A Harvard University student named Lothrop Withington, Jr., swallowed a 4-inch goldfish on a bet on March 3, 1939. The event was publicized in the Boston papers and soon created a new campus fad.
Superman first appeared in Action Comics No. 1, June 1938. Batman first appeared in Detective Comics No. 27, May 1939.
Pianist and wit Oscar Levant (1906-1972) made the claim after Doris Day became known for her virginal sex farces with Rock Hudson.
The story of Cinderella has enjoyed 58 film productions, in cinematic and cartoon form, throughout the world. The first Cinderella movie was made in 1898.
The 1984 film Red Dawn, directed by John Milius, takes top honors for the most violent film on record. It contains 134 acts of violence per hour, or 2.23 per minute.
Ben-Hur with 11 Oscars was the biggest winner in 1989.
No. Batman has no superpowers. He is, however, the master of every known martial art and an accomplished scientist and detective.
Tom London (1883-1963), who appeared in more than 2,000 movies, beginning with The Great Train Robbery in 1903. For many years, he was a leading man at Universal; later in his career, he specialized as a B-western sheriff. His last film was The Lone Texan 1959).
Twenty-nine: I Want to Hold Your There’s a Place Hand Why (with Tony Sher- She Loves You idan) Please Please Me P.S. I Love You I Saw Her Standing This Boy There Ain’t She Sweet My Bonnie (with Tony A Hard Day’s Night Sheridan) I Should Have Known From Me to You Better Twist and […]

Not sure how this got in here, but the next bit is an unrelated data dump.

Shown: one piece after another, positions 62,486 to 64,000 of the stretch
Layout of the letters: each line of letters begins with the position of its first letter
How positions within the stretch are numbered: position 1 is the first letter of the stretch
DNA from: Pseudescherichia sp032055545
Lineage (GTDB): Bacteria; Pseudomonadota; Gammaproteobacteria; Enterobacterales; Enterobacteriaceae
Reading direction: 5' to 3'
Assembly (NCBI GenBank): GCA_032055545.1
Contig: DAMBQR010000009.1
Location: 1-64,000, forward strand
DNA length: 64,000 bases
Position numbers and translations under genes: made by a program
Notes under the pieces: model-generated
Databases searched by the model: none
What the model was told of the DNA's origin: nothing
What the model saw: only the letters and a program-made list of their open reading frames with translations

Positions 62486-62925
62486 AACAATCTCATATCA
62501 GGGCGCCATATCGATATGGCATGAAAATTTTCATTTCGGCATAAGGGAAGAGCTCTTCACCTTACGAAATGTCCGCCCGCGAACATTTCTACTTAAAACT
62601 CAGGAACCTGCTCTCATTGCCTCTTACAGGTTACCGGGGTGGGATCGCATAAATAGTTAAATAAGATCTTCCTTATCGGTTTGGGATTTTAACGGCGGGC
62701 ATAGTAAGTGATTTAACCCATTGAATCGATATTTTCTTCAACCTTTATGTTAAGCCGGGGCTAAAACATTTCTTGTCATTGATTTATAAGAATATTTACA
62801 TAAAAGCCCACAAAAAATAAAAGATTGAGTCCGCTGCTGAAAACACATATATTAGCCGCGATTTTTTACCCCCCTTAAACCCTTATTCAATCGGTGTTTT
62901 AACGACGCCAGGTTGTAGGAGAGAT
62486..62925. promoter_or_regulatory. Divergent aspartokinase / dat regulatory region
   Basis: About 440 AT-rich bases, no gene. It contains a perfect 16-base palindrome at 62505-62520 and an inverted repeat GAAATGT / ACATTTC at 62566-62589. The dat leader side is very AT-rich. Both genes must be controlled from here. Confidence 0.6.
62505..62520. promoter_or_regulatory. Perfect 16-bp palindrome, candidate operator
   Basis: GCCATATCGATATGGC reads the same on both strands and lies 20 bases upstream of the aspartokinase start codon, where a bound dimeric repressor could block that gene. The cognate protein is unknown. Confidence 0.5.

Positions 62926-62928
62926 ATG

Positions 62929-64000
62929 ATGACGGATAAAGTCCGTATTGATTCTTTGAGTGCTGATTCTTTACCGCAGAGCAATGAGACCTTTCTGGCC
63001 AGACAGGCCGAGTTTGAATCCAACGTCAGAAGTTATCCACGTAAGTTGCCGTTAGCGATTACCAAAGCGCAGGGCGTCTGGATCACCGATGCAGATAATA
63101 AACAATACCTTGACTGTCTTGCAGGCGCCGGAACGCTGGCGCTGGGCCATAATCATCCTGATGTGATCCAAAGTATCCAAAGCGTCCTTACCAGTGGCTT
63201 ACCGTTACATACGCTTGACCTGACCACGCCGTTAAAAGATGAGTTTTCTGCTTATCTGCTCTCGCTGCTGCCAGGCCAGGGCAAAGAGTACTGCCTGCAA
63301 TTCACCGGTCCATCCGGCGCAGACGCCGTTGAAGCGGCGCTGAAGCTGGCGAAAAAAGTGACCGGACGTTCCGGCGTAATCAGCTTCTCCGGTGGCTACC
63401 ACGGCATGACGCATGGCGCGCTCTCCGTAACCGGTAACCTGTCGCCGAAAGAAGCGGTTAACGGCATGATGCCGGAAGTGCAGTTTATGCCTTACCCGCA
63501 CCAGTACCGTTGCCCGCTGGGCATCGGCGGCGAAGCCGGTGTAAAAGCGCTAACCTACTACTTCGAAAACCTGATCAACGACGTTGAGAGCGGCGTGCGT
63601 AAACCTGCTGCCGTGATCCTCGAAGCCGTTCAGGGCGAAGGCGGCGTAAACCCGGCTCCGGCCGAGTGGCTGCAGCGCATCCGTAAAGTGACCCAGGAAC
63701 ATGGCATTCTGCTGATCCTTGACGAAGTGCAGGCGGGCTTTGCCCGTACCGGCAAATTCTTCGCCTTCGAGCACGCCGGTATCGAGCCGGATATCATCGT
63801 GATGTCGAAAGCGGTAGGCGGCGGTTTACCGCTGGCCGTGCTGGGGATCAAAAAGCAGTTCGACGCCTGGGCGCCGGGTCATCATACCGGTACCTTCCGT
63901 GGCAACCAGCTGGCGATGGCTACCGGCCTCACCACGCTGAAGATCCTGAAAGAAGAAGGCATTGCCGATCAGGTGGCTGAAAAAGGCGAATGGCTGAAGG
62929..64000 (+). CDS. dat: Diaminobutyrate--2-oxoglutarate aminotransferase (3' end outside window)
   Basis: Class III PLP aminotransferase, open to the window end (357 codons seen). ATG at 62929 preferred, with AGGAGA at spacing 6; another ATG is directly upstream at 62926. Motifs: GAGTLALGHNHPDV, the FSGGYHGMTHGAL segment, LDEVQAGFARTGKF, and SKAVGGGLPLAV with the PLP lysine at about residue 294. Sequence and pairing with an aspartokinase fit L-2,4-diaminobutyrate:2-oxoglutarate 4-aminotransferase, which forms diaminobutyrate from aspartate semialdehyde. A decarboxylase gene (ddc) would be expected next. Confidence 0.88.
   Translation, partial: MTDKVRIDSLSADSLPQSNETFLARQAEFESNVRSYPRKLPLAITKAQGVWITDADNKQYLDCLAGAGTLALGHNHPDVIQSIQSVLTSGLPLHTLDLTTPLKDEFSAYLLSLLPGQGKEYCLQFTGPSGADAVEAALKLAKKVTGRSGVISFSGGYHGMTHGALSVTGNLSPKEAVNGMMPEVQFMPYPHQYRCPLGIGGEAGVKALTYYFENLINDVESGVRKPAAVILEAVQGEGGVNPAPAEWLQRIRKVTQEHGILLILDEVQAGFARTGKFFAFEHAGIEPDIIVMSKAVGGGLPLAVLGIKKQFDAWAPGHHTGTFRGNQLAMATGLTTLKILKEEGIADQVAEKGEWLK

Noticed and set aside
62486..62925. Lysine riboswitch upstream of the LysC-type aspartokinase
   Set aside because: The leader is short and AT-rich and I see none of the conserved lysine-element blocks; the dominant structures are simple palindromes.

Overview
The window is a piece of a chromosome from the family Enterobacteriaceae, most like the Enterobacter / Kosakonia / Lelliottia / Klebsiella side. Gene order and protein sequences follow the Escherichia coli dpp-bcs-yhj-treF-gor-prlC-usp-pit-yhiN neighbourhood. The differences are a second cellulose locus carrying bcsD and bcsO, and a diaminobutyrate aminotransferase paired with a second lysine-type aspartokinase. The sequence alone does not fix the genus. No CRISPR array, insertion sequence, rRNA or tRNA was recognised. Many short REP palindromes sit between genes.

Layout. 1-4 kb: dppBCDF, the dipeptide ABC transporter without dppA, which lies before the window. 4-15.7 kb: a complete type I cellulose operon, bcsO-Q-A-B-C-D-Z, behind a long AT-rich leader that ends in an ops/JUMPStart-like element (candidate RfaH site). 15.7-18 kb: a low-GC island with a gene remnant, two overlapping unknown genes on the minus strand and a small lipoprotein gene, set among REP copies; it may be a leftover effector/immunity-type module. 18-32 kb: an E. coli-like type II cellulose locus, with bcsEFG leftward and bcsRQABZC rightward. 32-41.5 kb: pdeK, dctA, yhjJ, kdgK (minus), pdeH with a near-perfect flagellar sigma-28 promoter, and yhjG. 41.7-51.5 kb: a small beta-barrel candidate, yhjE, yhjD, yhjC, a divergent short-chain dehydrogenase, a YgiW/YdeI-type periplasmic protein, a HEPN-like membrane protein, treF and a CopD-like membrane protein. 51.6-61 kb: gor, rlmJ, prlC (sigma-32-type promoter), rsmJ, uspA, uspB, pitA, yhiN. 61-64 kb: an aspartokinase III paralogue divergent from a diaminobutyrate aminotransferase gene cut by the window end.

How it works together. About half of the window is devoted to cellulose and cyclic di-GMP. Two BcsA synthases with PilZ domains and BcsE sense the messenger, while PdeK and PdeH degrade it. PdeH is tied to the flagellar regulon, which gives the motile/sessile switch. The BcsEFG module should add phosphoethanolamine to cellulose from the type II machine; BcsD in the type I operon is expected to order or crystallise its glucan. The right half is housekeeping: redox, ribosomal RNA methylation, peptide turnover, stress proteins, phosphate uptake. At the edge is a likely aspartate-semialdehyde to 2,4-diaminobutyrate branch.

Shakespeare used the word in King Lear to describe a devil, and Sir Walter Scott used it in Kenilworth to describe a young rascal. But the meaning Rodgers and Hammerstein intended, a talkative or dizzy person, arose in 1549, in a sermon by Bishop Hugh Latimer for King Edward VI. Latimer spelled the word flybbertgybe.
Sergeant Joe Friday’s badge number on “Dragnet” was number 714.
Eddie Cantor sang “Santa Claus Is Comin’ to Town” on his radio show one week before Thanksgiving 1934. It was written in 1932 by Haven Gillespie and J. Fred Coots.
Shirley Temple, aged five, was presented a miniature Oscar statuette “in grateful recognition of her outstanding contributions to screen entertainment during the year 1934 for such films as Stand Up and Cheer, Little Miss Marker, and Bright Eyes.
The Continental Baths, where Manilow joined Midler in 1970, were located in the basement of the Ansonia Hotel between West Seventy-third and Seventy-fourth Streets in New York City. The club closed several years ago.
By 1940, when the Oscars ceremony was only a dozen years old, character actor Walter Brennan (18941974) had already won three Best Supporting Actor awards for his performances in Come and Get It (1936), Kentucky (1938), and The Westerner (1940). Katharine Hepburn has won four Academy Awards, for Best Actress. Ingrid Bergman won three, two […]
Sean Connery, George Lazenby, David Niven, Roger Moore, and Timothy Dalton have played the character James Bond.
007 was the number of seconds left until the atomic bomb was set to explode in Fort Knox when Bond shut it off in the movie Goldfinger (1964).
Captain James T. Kirk’s middle name was Tiberius.